04 January 2013

Treating Cancer With Killer T Cells Produced From Induced Pluripotent Stem Cells (iPS)

Japanese researchers at Riken have successfully created cells that will specifically attack cancer cells. These Killer T cells or lymphocytes were developed from induced pluripotent stem cells.

Stem Cells

Stem cells are cells that can differentiate (transform) into other type of cells, usually a higher form such as tissues and organs. There are specialized stem cells such as heart stem cells or blood stem cells that differentiates into specific type of cells.

Stem cells that can differentiate into other type of cells are called pluripotent stem cells. These are usually found in human embryos and what is generally known to the public as stem cells.

Scientists have recently discovered a method to convert an adult stem cell (whose differentiation is limited to certain types of tissues/organs) into a pluripotent stem cell. These are called Induced Pluripotent Stem Cell (iPS). iPS cells are special in that it circumvents the controversy on harvesting stem cells from human embryos.

Killer T Cells

White blood cells or leukocytes are cells used by the immune system in attacking foreign and harmful cells. A subgroup of leukocytes are lymphocytes or killer t-cells.

Killer T cells are responsible for identifying and attacking infected cells. But when it comes to cancer cells, killer t-cells are not as efficient in weeding out these harmful cells. For one, some cancer cells have a property that prevents if from being attacked by killer t-cells. Another is that, lymphocytes have a short life span that proves ineffective in a prolonged fight.

Creating Killer T Cells from Induced Pluripotent Stem Cells To Treat Cancer

Researchers from the RIKEN Research Centre for Allergy and Immunology in Japan report today that they have succeeded for the first time in creating cancer-specific, immune system cells called killer T lymphocytes, from induced pluripotent stem cells (iPS cells). To create these killer cells, the team first had to reprogram T lymphocytes specialized in killing a certain type of cancer, into iPS cells. The iPS cells then generated fully active, cancer-specific T lymphocytes. These lymphocytes regenerated from iPS cells could potentially serve as cancer therapy in the future.

The immune system and the process of T-cell differentiation
Pathogenic bacteria and viruses are sensed by antigen-presenting cells, such as dendritic cells, and the signal is transmitted to helper T (Th) cells. Th1 cells direct killer T cells to attack virus-infected cells and cancerous cells, while Th2 cells direct B cells to produce antibodies to attack pathogens. Most immune cells differentiate from hematopoietic stem cells in the bone marrow. T cells, however, differentiate in the thymus, where T-cell progenitor cells from the bone marrow differentiate into DP thymocytes, which further differentiate into either helper or killer T cells. CD4, CD8 and TCR, are expressed on the surfaces of DP thymocytes; CD8 disappears with differentiation into helper T cells and CD4 disappears with differentiation into killer T cells.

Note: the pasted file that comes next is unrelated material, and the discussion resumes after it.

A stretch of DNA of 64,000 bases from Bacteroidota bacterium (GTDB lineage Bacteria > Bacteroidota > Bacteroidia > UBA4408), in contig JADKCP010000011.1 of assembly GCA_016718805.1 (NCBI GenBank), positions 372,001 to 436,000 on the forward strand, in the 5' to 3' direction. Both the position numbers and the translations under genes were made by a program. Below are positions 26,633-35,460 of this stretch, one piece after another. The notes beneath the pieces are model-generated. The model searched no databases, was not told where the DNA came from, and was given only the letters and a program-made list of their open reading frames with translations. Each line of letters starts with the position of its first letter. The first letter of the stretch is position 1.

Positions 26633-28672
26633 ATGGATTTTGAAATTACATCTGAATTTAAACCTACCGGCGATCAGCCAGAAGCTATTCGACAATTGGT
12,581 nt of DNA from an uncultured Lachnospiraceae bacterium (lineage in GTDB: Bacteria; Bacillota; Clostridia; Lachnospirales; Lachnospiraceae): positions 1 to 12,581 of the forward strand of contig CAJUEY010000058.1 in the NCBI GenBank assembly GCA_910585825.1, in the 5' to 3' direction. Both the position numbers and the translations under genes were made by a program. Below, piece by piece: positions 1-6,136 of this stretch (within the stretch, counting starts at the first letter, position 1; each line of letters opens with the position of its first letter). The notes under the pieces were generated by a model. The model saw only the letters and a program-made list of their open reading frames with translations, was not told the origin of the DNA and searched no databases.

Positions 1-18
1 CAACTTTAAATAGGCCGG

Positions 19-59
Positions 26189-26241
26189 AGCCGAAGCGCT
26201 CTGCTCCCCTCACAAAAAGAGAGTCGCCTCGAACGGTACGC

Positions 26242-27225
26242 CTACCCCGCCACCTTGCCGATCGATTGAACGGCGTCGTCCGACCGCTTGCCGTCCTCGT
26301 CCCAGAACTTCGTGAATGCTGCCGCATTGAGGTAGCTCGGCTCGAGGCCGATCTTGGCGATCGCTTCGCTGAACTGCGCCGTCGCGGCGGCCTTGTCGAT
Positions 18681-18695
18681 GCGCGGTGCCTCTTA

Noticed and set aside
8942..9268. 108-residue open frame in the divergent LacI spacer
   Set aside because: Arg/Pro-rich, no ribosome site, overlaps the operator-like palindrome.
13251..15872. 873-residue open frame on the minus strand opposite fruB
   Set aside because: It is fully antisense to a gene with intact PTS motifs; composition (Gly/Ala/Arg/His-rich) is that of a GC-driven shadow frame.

Credit: Riken

Previous research has shown that killer T lymphocytes produced in the lab using conventional methods are inefficient in killing cancer cells mainly because they have a very short life-span, which limits their use as treatment for cancer. To overcome these problems, the Japanese researchers led by Hiroshi Kawamoto and presenting their results in the journal Cell Stem Cell online today, reprogramed mature human killer T lymphocytes into iPS cells and investigated how these cells differentiate.

Video: Natural Killer Cells

The team induced killer T lymphocytes specific for a certain type of skin cancer to reprogram into iPS cells by exposing the lymphocytes to the 'Yamanaka factors'. The 'Yamanaka factors' is a group of compounds that induce cells to revert back to a non-specialized, pluripotent stage. The iPS cells obtained were then grown in the lab and induced to differentiate into killer T lymphocytes again. This new batch of T lymphocytes was shown to be specific for the same type of skin cancer as the original lymphocytes: they maintained the genetic reorganization enabling them to express the cancer-specific receptor on their surface. The new T lymphocytes were also shown to be active and to produce the anti-tumor compound interferon γ.

"We have succeeded in the expansion of antigen-specific T cells by making iPS cells and differentiating them back into functional T cells. The next step will be to test whether these T cells can selectively kill tumor cells but not other cells in the body. If they do, these cells might be directly injected into patients for therapy. This could be realized in the not-so-distant future." explains Dr Kawamoto.


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